“…the single preparation that might elevate a home cook’s food from decent to spectacular ” (p. 89) is how Ruhlman describes the importance of making a good stock. In fact when the idea for the book Ratio was conceived, stock making was its beginning, often considered the foundation of cooking knowledge. Stocks are a key difference between home and restaurant cooking and often are the one thing that makes replicating your favorite dish at home difficult. I have never made stock before, was eager to try and recently had the pleasure of doing just that. That may sound funny but making a stock was actually a fun process combining a simple ratio, quality ingredients, a little method and time.
Prior to my last CSA pickup I made a request of them for bones as part of my share. They generously came through for me with four large beef bones included in my cooler. Stock, despite it’s overall simplicity is a hotly (sorry about that one) debated topic in the culinary world when it comes to method. A key point of contention is the difference between making a light or dark stock which is primarily affected by the decision to roast the bones or not.
The ratio for stock is 3 parts water and 2 parts bones. It is a forgiving ratio that can be judged by sight with experience, but I weight everything out to be sure I got it right. I also opted to roast the bones with the hope of adding more flavor and body to my stock. They were placed on an oiled sheet pan while I cranked up the oven heat to 425 degrees F.
As the bones roasted for the required 45 minutes with rotation half way through, smoke started coming through the stove top. The high heat was cooking the fat and filling my apartment with smoke. It didn’t take long for the smoke detectors to start going off. I was glad that I chose to do this on a weekend afternoon.
I put the bones into my stock pot, trying to get them in there efficiently so that the did not require any more water than the ratio required.
The measured water was added which was the perfect amount to just cover the bones. With the water in the stock pot, the stove heat was turned on. Using my thermometer I let the temperature of the water rise to just below simmering at 180 degrees F which turned out to be just below medium on my small stove top coil.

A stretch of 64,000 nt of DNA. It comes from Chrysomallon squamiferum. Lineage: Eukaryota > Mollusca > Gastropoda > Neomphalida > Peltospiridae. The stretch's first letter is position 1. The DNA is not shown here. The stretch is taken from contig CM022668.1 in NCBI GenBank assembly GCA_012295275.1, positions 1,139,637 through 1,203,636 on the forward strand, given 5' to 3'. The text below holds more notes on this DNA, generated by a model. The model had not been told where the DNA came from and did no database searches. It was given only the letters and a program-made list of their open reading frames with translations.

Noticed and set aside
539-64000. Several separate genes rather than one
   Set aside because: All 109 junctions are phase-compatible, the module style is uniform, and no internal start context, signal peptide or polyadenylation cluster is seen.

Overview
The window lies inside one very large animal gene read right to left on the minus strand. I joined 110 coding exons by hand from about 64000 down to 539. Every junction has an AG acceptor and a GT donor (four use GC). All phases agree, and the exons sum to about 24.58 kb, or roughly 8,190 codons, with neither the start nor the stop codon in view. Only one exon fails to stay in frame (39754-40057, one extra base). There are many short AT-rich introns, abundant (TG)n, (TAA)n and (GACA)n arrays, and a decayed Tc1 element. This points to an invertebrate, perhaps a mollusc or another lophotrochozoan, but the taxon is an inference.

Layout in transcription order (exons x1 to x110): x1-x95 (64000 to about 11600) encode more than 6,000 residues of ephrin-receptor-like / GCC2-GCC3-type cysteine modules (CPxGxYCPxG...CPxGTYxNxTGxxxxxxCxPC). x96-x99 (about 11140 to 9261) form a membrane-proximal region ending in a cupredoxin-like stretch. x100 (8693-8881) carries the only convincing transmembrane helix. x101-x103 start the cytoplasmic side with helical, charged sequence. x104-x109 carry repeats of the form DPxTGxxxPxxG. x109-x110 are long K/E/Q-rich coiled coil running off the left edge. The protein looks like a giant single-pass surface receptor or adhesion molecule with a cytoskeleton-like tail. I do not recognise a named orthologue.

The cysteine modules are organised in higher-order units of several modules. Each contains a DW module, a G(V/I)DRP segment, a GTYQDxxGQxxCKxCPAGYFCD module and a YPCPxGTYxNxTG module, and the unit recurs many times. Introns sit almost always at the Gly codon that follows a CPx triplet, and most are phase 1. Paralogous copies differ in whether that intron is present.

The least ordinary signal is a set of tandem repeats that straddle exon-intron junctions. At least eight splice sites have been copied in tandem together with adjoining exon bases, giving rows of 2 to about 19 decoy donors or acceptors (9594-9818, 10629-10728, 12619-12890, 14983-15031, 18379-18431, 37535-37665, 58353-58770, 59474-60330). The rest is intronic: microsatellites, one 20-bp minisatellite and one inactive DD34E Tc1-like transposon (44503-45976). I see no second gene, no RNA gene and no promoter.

At that temperature, the good stuff started happening. The flavor was extracted from the bones while the gelatin, the key component that adds body to a stock, was released as well.
Once everything was to temperature, I skimmed the the top to get rid of the fat and impurities. The water and bones simmered for 5 hours. With an hour left to go I created mirepoix, carefully dicing carrots, onions and celery. I chose not to sweat them prior to cooking and threw into the pot.
I also added pepper and tomato paste to add additional taste and color.
After an hour had passed I removed the pot from the heat to cool briefly.
After removing the aromatics, the stock was poured through a cheesecloth lined strainer to take out the impurities.
Everything was strained into a glass bowl to be chilled overnight. This would allow the stock to cool down and the fat to coagulate for easy removal.
The next day a light film of fat had developed on the top which I skimmed before dividing into plastic bags for freezing.
While having a ratio for making stock was not entirely needed, following a simple guide through the process made the first time around fool proof and easy. Having one batch under my belt will make future ones a lot easier and hopefully as time goes on the process will become second nature. Hopefully as I get comfortable and stock making becomes more routine I won’t have to use the wretched pre-made “broth” found in the grocery store. My stock alone may not elevate me to a great home cook right now, but it’s a step in the right direction and a satisfying one at that.